For cyber startups, the transformative impact of the global pandemic on business, the economy and society presents the biggest moment of both risk and opportunity they’re ever likely to face.
The LORCA Report 2020, released on Wednesday (8 July) by Plexal, has conducted a comprehensive analysis of the British cyber ecosystem. And what’s clear is that while the ecosystem is growing at a staggering rate, if we don’t act quickly we could experience a shortfall in innovative companies with scaling potential in the future.
British cyber startups have never been more successful. Last year, they raised more than half a billion pounds in investment for the first time. That upward trajectory of funding has continued into 2020, despite the pandemic.
Cyber startups have already raised £496m in the first six months of the year – nearly matching 2019’s performance with half the year to spare.
Since the country went into lockdown, investment into cyber startups has increased by a staggering 940 per cent compared to the same quarter in 2019. Meanwhile, investment for all sectors as a whole is down by 47 per cent – which shows that cyber is outperforming the tech sector as a whole.
And this success is nationwide. 55 per cent of the UK’s cyber startups are now based outside of London, with thriving cyber clusters emerging in the likes of Edinburgh, Manchester, Reading, Bristol, Belfast and Cheltenham.
But while all this is encouraging evidence of the growing maturity of the ecosystem, there is some cause for caution.
Our data shows that this is a challenging time for British cyber entrepreneurs. Less than 1 per cent of the investment raised this year by cyber startups has gone to companies that have never raised funding before and nearly half (44 per cent) of cyber startups in the LORCA programme say that without a significant cash injection in the next four months they expect to fail.
For those that can navigate the economic disruption of Covid-19, this is a time of unprecedented growth but for the majority of entrepreneurs – especially those with early-stage companies – the reality of managing their cashflow could become overwhelming. Without continued public and private sector support, we risk losing a generation of cyber entrepreneurs.
Challenges and opportunities: the impact of the pandemic
Our report examined the priorities and challenges faced by startups, scaleups, the government, academic institutions, investors and security professionals to take the pulse of the sector as a whole and understand the impact of the pandemic.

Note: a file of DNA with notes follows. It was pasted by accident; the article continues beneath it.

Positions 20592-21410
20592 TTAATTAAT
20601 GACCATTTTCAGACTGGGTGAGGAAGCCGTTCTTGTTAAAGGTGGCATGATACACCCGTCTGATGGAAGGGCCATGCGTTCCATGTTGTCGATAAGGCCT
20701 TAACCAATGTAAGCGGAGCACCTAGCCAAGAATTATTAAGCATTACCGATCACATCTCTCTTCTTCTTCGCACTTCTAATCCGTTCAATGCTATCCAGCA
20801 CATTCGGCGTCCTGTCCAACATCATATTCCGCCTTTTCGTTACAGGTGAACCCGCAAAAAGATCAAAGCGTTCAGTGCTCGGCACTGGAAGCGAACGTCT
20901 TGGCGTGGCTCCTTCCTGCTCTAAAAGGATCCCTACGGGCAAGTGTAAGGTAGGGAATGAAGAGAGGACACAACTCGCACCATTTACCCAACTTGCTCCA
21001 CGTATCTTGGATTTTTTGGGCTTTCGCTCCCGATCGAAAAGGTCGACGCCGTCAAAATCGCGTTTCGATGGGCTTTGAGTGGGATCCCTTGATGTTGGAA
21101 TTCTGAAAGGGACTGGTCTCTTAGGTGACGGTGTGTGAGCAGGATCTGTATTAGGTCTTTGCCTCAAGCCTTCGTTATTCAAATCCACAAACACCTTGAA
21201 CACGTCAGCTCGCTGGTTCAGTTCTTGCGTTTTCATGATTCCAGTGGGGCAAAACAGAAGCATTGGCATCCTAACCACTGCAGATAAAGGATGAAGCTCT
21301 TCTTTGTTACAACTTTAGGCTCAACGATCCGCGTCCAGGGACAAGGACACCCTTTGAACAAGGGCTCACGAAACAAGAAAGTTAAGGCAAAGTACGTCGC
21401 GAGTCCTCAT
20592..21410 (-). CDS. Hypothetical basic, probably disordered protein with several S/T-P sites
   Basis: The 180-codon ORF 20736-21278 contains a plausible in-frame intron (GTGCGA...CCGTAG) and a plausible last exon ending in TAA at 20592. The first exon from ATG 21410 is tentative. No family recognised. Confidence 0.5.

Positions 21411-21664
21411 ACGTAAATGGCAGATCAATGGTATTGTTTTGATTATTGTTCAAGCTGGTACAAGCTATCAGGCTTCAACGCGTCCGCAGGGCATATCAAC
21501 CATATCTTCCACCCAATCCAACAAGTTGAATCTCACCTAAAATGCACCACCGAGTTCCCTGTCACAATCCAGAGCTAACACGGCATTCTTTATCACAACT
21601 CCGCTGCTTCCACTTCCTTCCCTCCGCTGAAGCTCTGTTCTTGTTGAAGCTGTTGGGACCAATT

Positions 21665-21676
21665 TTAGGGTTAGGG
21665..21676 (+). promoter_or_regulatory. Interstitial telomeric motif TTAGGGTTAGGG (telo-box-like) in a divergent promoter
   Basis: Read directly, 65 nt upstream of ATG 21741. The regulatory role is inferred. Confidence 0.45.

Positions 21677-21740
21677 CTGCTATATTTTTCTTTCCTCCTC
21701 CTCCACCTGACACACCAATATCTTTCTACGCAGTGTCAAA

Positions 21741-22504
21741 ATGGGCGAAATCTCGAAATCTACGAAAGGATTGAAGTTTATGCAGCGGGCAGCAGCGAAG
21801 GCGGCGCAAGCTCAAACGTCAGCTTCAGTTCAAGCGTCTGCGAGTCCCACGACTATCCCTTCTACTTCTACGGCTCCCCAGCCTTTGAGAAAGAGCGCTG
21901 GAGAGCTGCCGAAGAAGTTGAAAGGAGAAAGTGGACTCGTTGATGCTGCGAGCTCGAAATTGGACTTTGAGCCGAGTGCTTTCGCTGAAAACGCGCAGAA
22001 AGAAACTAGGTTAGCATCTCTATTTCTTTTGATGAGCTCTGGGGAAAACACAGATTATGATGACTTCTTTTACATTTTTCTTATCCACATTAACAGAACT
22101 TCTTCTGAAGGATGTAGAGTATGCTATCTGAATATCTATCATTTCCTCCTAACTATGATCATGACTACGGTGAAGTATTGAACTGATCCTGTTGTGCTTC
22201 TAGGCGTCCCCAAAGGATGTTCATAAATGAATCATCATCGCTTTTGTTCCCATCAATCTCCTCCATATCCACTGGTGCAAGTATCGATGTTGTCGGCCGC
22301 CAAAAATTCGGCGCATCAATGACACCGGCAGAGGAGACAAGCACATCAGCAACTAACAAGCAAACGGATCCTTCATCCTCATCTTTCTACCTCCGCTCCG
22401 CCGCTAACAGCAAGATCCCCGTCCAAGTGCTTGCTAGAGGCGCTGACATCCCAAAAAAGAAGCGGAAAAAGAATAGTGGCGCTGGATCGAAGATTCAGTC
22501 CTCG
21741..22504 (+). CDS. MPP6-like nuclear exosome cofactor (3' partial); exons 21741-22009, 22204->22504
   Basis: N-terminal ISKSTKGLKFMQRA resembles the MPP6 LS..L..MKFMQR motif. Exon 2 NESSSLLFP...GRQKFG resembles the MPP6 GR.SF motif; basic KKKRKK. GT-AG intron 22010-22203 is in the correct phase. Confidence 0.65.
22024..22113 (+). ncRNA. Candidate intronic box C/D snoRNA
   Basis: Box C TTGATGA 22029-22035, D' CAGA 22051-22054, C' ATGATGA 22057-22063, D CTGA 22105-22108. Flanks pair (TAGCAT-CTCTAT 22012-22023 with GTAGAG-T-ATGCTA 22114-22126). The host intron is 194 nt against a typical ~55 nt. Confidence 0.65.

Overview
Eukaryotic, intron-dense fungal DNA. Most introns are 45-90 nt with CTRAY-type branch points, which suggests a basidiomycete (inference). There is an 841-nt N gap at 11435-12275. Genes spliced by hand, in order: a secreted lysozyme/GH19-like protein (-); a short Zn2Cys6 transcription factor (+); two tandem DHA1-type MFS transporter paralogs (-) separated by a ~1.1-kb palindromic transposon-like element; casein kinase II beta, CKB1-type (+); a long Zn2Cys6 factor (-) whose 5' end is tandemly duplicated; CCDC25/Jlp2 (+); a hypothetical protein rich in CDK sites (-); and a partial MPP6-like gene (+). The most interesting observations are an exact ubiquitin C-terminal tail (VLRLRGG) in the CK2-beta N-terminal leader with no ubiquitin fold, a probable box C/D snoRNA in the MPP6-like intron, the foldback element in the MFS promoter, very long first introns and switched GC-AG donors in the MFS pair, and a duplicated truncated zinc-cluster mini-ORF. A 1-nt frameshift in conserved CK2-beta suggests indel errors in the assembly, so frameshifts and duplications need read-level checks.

What we’ve found is that while Covid-19 hasn’t radically transformed the state of cyber security innovation in the UK, it has accelerated some of the trends that were already taking place. It’s also placed a spotlight on the scaling challenges facing cyber startups.
Our findings include:
1. Industry and investors find the market complex to navigate
Cyber startups have a storytelling problem and not enough entrepreneurs can effectively communicate the scale of their vision and the commercial opportunity to mainstream investors or industry buyers.
At the same time, more needs to be done to make the sector accessible for both specialist cyber investors and sector-agnostic technology investors to ensure that startups attract the long-term capital they need to fuel significant growth.
2. Early-stage funding needs greater protection
There’s a growing investment gap for early-stage cyber startups, and Covid-19 is exacerbating this trend as investors shore up their existing portfolios.
One aspect of the problem is that cyber technologies are increasing in complexity, but real-world applications of these technologies often emerge years after the innovation has been developed. Government, universities, industry and investors need to trust the long-term potential of cyber startups and create a pipeline of future innovations and future-proof the sector.
3. The sector needs more consolidation
The cyber industry is crowded and complex. Large corporates told us they want to buy solutions that are easy to integrate and solve a business problem, so there’s more to be done to support integration and collaboration – while protecting our startups.
4. Access to cyber security isn’t evenly distributed
Too often, cyber startups focus on the large corporates that can sign big cheques and present low-volume but high-reward opportunities. The result is that thousands of smaller organisations, charities and individuals are less protected online. By engaging this under-served community, cyber startups can rapidly accelerate their growth while improving access to cyber security tools.
5. Individual security will redefine the sector
With increased remote working, the growing spread of the Internet of Things and the use of personal devices for work, individual security has never been more important. But what’s not yet clear is who will pay to protect the individual online: consumers, the government, insurance companies or larger platforms?
This is a pivotal moment for the UK’s cyber ecosystem. If the government’s economic packages can support cyber startups through the economic disruption ahead, if entrepreneurs can adapt to realise the opportunities presented by the new risk landscape and if industry and investors can rally around them, our sector can continue to grow. More than that, it can become the heart of our country’s economic recovery and enable tech-driven innovations that improve – or save – lives.
Saj Huq is programme director at Lorca, the London Office for Rapid Cybersecurity Advancement